Uptown’s Cajun luminary finds new audiences in virtual concerts

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David Doucet

The last live show for musician David Doucet, a longtime Uptown resident, was March 8, 2020, at The Dakota in Minneapolis, playing with Cajun band BeauSoleil.

David, guitarist for the Grammy-awarded band, is widely credited with transforming the acoustic guitar into an important voice of southwest Louisiana’s signature music.

The younger brother of Cajun fiddler Michael Doucet, the Touro area resident has used his distinctive hybrid of fingerpicking and flatpicking guitar playing to enhance the performances of BeauSoleil, the band he and his brother have performed in since the mid-1970s.

In 1991, David Doucet launched his own solo debut with the release of the album “Quand J’ai Parti.” David is bilingual, having learned French from his parents and grandparents, who luckily still spoke the language.

In addition to the upwards of 100 shows a year he played with BeauSoleil, he and banjo and fiddle player Al Tharp had a regular Monday night performance at The Columns.

Local fans still talk about how, in 2009, BeauSoleil won a Grammy for Best Zydeco or Cajun Music album “Live at the 2008 New Orleans Jazz & Heritage Festival” on Sunday, and the next night Doucet was back at The Columns performing for his loyal fans.

His last Columns gig was in February 2020, Doucet said.

Cordelia Cale photo

David Doucet plays his weekly Facebook Live gig with Butternut at his feet.

“I have learned how to ‘go live’ on Facebook. That was a major leap of faith!” he said. “I never thought that doing a weekly show would be so interesting.”

Those virtual concerts have been “amazing,” he said. There is a group of fans who log on every week, and they have all have become friends. They request songs, and David has gotten some to play along on the kazoo. Always on the scene is his dog, Butternut Doucet.

Like most musicians, Doucet has had to adjust to the sudden loss of income.  “I did get a couple of COVID related grants. I applied to several ones and only a couple of them came through” he said. “Several organizations, like the NEA and the NEH have been helpful, but mainly MusicCares and the Jazz Fest organization [New Orleans Jazz & Heritage Foundation] have been the most rewarding.”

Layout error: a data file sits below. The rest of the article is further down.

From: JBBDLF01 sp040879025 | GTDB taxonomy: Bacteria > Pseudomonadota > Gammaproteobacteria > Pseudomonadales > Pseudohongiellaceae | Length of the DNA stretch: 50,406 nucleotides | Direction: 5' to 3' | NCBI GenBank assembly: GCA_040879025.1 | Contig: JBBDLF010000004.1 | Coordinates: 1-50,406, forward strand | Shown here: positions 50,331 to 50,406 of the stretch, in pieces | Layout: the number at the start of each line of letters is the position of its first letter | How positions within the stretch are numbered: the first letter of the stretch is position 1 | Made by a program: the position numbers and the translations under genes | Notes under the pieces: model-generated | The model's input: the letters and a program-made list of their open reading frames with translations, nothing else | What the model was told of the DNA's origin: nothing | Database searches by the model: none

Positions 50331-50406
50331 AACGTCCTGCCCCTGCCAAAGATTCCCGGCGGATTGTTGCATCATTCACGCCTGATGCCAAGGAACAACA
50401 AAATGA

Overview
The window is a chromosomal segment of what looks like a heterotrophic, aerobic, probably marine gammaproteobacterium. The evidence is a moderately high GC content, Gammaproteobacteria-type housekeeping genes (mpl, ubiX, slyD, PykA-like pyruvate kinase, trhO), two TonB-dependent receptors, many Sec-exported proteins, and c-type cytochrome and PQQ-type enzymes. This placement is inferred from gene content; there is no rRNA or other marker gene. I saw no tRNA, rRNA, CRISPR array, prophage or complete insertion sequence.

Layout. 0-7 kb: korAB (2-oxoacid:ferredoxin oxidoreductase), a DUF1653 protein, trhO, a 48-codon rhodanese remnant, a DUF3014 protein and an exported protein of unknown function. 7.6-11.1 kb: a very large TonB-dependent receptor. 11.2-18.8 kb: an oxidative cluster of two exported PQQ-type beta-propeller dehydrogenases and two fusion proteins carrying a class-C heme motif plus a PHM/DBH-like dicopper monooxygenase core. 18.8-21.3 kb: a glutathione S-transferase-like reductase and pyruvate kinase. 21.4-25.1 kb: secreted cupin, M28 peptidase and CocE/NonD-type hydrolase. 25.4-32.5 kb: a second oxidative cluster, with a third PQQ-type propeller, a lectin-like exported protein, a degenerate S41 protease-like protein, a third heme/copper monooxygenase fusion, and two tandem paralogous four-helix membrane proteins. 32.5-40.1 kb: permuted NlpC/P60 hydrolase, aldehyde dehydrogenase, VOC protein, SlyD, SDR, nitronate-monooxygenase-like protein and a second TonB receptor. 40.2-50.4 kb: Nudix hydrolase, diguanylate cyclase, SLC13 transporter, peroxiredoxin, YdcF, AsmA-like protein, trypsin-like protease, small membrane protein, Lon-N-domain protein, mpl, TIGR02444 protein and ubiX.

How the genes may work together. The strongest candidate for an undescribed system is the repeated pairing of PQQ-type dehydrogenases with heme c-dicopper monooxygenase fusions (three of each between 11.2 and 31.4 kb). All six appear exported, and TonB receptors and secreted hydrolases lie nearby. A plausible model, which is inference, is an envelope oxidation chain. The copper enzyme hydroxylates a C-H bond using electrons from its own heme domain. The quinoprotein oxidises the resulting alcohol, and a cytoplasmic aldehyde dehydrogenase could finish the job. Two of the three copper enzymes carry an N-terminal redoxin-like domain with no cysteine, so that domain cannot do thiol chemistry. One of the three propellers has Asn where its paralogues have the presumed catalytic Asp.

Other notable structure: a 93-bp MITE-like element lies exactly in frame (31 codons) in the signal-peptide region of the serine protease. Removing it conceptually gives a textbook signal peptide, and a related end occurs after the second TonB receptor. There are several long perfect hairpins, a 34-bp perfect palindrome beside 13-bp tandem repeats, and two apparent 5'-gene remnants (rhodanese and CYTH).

Doucet took up the guitar, strangely enough, after breaking his arm while practicing with his high school football team in Lafayette.

“Looking for some ways to make my arm feel stronger, I picked up Michael’s guitar and started to play,” he said. “Thank God it was in tune, as I knew next to nothing about music, much less how to tune a guitar.”

Initially he was self-taught by listening to Bob Dylan and Paul Simon, but it was the finger style and flatpicking of Doc Watson that really fascinated him. With his brother Michael and Raoul Breaux, he started playing in music clubs and, shortly thereafter, BeauSoleil was formed.

During his Columns performances, Doucet would switch off between guitar and accordion. Although David is modest about his accordion playing, his fans see him as accomplished.

“I just wanted to learn. I’m still learning, after 40-plus years. It’s not really my instrument,” he said.

David first moved to New Orleans to work at the 1984 world’s fair. With experience as a music programmer, photographer and announcer, he had plenty to contribute. And when the fair ran into financial difficulty, the Arts Council in New Orleans paid him to play “a lot of sets” at the fair in addition to his regular duties.

BeauSoleil was just beginning to tour. “Nothing regular. We played mostly in Louisiana, with occasional trips out of state, like the Prairie Home Companion in St. Paul, New York and Chicago,” he said. “We also were playing yearly in Europe for about three years, then that died. We got an agent in 1987 or ‘88. Then we started working like all get out.”

David has made New Orleans his home ever since world fair days, always living Uptown. The day he moved into his first place, he recounted: “These two old ladies who were renters on the same property asked me who my grandmother was. When I said ‘Lucille LeBlanc,’ they told me they had gone to Touro Nursing School together in, say, 1920.

“Ever since then I decided I had to live in the shadow of Touro Infirmary,” he said. “I still do.”

The current touring schedule for BeauSoleil has been pushed back to the fall of 2021 and into 2022.

“I hope festivals will come back,” he said. “It’s hard to imagine, however, being with a large group of people after this COVID period. I think it’ll be hard to get back to ‘normal.’ Once the risks are diminished, I’m sure things will return to some sense of normalcy, but it will take a long time. But most people I know are positive and happy to get the vaccine.”

Whether the duo will continue their Monday gig at The Columns remains to be seen.

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